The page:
A scheme set up by The Accident Group (Tag), under which a non-lawyer handles conditional fee arrangements (CFAs), has been vindicated for the second time by the Court of Appeal.
The fate of some 700 solicitor practices rested on the outcome of this decision. Had the CFAs been declared invalid by the judge, the firms would not have been able to recover fees for successful litigation in some 250,000 cases.
Delivering his judgment, Lord Justice Brooke accused insurers of undermining the Government’s intention of providing access to justice for all. Insurers alleged technical defects in Tag’s CFAs on the grounds that it used its agent, Accident Investigation Line (AIL), to explain and agree funding arrangements with clients. Judge Brooke found that these allegations were unfounded.
Judge Brooke said: “It was the intent of Parliament to enhance access to justice, not impede it, and to create better ways of delivering litigation services, not worse ones. We can see no reason why the duties cannot be performed by someone on a solicitor’s behalf who does not happen to be a qualified solicitor.”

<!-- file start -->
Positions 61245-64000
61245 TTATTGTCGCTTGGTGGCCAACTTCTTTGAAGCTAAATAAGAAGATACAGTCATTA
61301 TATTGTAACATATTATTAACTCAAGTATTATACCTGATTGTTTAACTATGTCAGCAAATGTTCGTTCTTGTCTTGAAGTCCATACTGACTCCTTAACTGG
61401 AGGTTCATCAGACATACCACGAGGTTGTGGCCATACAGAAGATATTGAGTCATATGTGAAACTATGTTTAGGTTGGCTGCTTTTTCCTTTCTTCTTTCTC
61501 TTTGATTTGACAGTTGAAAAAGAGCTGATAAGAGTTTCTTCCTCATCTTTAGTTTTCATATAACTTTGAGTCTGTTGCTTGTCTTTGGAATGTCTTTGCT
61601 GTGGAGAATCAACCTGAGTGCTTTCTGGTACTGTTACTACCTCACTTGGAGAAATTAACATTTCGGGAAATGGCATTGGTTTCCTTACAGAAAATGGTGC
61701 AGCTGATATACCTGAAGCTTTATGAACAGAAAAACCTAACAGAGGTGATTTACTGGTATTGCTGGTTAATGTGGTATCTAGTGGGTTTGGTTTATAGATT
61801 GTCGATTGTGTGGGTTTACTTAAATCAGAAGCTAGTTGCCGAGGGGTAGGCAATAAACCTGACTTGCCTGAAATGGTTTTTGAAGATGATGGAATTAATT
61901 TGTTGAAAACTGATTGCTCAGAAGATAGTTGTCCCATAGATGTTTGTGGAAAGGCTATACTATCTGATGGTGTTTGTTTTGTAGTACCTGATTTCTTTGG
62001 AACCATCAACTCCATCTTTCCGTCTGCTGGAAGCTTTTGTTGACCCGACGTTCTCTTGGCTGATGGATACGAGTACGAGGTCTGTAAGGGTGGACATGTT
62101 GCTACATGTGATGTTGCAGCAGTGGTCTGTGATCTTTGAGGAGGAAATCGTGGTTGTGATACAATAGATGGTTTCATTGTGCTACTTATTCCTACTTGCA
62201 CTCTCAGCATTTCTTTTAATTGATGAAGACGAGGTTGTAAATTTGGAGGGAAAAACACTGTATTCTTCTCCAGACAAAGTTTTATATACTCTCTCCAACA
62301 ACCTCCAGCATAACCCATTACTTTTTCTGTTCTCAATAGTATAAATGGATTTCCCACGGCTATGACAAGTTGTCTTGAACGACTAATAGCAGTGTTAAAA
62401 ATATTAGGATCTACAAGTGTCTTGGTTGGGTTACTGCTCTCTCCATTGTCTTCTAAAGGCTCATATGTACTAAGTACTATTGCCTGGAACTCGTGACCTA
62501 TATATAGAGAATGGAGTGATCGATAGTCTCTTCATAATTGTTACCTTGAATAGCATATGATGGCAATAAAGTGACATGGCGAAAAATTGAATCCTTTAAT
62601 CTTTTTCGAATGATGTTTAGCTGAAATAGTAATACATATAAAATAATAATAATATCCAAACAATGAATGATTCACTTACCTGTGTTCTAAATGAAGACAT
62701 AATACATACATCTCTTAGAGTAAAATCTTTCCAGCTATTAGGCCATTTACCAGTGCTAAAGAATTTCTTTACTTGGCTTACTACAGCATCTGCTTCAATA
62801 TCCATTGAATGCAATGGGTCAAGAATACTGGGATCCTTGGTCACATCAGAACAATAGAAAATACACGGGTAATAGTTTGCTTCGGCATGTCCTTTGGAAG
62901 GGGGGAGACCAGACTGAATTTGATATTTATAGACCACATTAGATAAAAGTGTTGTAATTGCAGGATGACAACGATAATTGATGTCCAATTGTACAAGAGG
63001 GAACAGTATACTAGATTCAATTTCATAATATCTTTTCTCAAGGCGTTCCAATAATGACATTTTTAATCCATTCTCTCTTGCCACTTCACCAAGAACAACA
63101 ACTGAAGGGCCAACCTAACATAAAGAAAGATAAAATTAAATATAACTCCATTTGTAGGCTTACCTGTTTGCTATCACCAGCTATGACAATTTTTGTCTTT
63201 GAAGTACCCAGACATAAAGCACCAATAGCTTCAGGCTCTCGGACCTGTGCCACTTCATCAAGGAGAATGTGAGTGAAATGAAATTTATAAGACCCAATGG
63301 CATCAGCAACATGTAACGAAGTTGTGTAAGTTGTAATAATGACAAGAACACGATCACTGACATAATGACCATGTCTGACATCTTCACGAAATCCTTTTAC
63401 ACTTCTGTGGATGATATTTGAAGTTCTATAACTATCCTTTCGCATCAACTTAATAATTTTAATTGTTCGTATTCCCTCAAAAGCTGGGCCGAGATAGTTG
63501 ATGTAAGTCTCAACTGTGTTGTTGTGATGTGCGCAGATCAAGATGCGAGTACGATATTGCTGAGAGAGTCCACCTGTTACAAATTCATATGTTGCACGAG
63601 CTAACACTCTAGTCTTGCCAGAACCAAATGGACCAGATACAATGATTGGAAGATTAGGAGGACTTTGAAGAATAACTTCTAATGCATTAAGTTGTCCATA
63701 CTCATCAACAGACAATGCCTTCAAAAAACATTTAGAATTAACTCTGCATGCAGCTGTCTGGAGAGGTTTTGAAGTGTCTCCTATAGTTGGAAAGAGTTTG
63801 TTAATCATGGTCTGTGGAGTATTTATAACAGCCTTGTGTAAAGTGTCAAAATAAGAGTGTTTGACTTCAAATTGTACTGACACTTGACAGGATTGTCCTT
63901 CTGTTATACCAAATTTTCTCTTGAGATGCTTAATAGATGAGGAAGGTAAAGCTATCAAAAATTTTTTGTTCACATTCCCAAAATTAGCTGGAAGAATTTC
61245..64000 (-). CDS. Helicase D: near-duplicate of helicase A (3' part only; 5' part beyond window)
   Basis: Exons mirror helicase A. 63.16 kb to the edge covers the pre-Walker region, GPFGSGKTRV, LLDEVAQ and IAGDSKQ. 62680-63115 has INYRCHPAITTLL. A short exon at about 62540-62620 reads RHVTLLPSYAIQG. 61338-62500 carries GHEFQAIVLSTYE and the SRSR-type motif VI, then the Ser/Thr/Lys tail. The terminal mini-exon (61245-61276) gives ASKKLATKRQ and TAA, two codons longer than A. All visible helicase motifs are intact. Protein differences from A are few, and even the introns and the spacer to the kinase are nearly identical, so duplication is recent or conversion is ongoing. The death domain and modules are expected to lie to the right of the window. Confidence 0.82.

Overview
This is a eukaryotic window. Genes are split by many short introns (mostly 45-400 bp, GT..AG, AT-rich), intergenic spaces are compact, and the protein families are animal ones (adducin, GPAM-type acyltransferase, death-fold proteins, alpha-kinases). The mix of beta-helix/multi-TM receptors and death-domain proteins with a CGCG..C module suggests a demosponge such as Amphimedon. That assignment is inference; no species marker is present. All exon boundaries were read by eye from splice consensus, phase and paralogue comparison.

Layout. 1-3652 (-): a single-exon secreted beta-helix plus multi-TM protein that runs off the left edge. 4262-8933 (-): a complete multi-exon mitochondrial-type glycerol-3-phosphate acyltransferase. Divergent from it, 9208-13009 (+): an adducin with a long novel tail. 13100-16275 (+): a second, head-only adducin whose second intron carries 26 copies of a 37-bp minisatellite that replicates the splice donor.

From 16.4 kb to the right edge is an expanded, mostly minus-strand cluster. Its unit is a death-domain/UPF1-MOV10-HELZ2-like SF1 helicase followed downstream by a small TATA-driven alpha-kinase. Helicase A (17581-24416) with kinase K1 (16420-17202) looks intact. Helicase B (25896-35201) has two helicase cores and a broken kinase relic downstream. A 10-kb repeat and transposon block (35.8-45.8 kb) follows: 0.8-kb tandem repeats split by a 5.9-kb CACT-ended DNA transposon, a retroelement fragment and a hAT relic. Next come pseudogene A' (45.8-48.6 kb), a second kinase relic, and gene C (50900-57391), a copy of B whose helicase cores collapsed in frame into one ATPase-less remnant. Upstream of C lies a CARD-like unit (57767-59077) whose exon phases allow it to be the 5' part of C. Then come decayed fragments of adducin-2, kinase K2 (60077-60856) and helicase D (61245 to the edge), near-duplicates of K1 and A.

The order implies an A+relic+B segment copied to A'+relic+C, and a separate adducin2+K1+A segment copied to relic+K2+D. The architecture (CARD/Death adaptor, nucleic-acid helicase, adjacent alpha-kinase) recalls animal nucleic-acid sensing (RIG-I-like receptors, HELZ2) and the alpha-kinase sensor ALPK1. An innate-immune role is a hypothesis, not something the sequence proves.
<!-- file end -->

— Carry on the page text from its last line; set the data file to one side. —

However, the court laid down rules relating to TAG representatives. It ordered that an established framework for reporting and accountability needed to be established, and that this would have to be supervised by a solicitor. This is to ensure quality control in the information provided by TAG agents.
Andrew Parker, a litigation partner at Beachcroft Wansbroughs who acted for the defendant insurers – which are now liable as a result of this judgment – said: “This judgment re-emphasises the need for consumer protection and for close scrutiny of claims management schemes. This is far from the victory for claimants trumpeted by TAG.”
Colin Entwistle, head of group corporate affairs at TAG, said: “We’re pleased that the court has recognised the ‘technical and artificial’ arguments used by some parts of the insurance industry in an attempt to impede the proper working of ‘no win, no fee’ litigation.”